By mid-October, the team was assembled. Each student, as well as Allen himself, took a region and was expected to become an expert on the countries in their region. Over the course of six weeks, Allen and his students worked independently, logging in considerable hours in research at the library as well as conducting phone interviews in an effort to determine which countries had the strongest demand, or a growing demand, for aviation services. “We were looking for countries that had a strong industrial-based and service-based economy, because that correlates to higher air traffic,” explains Allen. While the work was demanding, Parsons found it intellectually stimulating. “I enjoyed learning so much about South America and its potential benefits for Liberty,” notes Parsons. “As I continued my research, I became more and more interested and started to look forward to sharing what I had learned [with the executives at Liberty Aerospace].”
Each week, the group convened to compare notes and develop a framework for their presentation.
In mid-January, armed with a 95-page report, supporting documentation, and a PowerPoint presentation, the team flew down to Florida—at Liberty’s expense—to present their findings to the company’s executives, including Markley. “We’re a relaxed bunch at Liberty, but I’m sure the students found it somewhat stressful to do a professional business presentation where the audience is willing to debate or question data,” says Markley.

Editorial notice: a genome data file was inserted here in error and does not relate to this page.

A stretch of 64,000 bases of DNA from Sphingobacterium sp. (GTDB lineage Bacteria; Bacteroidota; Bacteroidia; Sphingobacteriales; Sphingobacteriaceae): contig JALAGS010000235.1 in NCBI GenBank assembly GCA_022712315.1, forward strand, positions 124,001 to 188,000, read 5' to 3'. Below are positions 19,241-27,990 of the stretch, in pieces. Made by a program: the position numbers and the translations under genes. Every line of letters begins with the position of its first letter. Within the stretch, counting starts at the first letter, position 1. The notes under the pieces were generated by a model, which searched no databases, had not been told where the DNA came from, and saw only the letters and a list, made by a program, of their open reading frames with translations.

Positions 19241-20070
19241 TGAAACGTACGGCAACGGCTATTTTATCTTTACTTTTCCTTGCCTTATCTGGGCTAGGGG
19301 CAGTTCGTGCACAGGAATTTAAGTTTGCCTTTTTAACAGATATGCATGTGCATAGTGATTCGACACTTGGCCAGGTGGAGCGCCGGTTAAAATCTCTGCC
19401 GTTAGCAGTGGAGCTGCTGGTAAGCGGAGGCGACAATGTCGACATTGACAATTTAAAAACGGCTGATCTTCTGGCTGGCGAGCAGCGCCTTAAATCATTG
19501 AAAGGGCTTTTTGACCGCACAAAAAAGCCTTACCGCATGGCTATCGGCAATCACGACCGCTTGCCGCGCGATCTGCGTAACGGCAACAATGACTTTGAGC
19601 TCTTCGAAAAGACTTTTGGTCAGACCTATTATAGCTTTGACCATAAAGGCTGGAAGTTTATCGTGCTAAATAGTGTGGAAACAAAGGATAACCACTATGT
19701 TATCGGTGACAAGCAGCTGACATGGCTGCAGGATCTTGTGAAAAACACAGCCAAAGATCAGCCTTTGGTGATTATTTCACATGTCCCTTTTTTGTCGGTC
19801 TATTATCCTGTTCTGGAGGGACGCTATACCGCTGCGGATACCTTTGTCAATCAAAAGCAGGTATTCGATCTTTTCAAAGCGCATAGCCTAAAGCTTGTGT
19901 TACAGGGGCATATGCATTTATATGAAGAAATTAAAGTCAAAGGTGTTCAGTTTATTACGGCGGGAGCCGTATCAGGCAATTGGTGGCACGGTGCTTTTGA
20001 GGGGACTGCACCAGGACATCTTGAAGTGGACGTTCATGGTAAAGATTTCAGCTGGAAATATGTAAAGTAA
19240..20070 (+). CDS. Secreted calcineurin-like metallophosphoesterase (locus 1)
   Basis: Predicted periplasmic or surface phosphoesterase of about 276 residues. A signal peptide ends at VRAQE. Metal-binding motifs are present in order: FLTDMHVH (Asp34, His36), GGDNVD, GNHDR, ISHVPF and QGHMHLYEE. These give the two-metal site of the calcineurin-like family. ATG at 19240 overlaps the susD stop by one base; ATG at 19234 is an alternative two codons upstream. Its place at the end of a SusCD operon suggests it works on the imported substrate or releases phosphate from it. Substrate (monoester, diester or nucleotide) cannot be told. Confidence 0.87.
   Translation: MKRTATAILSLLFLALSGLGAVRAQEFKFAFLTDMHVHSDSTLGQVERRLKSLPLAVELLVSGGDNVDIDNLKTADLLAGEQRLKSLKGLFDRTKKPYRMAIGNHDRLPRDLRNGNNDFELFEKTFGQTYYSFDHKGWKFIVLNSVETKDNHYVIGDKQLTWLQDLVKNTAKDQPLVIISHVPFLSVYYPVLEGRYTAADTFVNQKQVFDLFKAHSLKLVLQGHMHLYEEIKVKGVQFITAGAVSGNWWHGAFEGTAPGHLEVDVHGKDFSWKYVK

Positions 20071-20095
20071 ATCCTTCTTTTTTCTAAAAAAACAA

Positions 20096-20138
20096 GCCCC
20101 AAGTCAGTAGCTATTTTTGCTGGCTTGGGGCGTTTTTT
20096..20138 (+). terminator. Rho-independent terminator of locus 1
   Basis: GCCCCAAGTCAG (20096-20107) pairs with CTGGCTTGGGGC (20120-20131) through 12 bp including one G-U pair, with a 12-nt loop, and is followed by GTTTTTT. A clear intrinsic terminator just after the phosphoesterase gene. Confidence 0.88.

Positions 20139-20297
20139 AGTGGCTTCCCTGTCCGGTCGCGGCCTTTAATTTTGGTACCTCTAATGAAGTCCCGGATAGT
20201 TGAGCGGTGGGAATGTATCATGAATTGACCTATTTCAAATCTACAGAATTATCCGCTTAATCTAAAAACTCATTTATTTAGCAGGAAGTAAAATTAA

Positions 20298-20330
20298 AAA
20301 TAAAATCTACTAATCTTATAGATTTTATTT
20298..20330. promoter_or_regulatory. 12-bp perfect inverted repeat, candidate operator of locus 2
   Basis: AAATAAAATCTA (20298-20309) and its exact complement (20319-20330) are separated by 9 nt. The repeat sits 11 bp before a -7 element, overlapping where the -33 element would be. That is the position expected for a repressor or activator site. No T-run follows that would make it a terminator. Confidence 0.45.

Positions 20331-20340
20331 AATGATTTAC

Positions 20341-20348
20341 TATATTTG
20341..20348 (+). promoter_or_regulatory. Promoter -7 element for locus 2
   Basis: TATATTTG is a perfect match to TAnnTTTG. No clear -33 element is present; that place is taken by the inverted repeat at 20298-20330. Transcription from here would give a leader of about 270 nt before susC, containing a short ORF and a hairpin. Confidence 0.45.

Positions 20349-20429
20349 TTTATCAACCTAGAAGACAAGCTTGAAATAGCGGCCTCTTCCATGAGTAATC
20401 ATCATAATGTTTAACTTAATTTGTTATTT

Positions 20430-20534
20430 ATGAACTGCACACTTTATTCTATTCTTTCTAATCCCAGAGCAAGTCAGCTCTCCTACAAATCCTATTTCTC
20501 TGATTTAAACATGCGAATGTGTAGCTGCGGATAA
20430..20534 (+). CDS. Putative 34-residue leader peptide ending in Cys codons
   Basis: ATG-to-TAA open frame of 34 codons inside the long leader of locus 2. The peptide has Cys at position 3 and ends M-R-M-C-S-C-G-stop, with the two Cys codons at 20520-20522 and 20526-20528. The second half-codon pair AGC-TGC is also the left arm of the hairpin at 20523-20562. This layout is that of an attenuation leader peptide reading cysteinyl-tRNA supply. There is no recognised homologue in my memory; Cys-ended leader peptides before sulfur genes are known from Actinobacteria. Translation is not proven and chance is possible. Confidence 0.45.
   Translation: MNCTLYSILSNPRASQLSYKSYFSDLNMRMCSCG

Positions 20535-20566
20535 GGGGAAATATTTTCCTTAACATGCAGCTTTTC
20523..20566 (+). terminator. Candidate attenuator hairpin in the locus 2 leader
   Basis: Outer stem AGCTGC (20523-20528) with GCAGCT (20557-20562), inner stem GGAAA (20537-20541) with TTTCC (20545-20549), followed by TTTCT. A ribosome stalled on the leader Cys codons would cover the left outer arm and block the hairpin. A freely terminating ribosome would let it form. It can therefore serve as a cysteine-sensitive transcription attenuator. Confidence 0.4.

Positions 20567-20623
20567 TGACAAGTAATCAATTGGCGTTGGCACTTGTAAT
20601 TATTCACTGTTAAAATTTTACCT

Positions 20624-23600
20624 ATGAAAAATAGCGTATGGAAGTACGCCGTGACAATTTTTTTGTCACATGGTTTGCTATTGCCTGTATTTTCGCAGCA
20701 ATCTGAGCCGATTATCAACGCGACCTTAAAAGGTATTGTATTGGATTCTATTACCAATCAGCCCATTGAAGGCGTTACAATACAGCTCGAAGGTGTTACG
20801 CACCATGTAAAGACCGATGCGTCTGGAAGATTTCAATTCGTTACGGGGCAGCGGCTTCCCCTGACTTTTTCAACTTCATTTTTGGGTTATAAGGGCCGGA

Parsons appreciated the supportive environment at Liberty. “Everyone was open to the information we were sharing,” she says. “I didn’t feel nervous or intimidated. I felt reassured that I could do this, and that was a real confidence booster.”
“After the meeting was over, I could see the pride in them,” says Allen of his students. “They really felt good about what they did. They worked hard and faced a real challenging situation [presenting to Liberty’s executives] and walked away with the type of confidence you just can’t get in the classroom.”
Markley was particularly impressed with the students’ work. “The effort they put into the presentation was tremendous,” he says. “Often at companies, basic research on markets, trends, and social issues is not generally conducted. This project took market analysis to a research level and some of the information, especially surrounding population age trends, was very enlightening.”
Perhaps most of all, Markley was impressed with the students themselves, believing they exhibited qualities necessary to succeed in business. “All three students were very clever, well prepared, and articulate, and clearly more disciplined than I was when I was a student at Plymouth State,” he says. “Business management, marketing, and financing are all getting more complex and more competitive. The world is exploding with bright, hard working entrepreneurs who want to be successful. I think students like Heather, Peter, and Halen represent the standard we should strive for in the U.S.”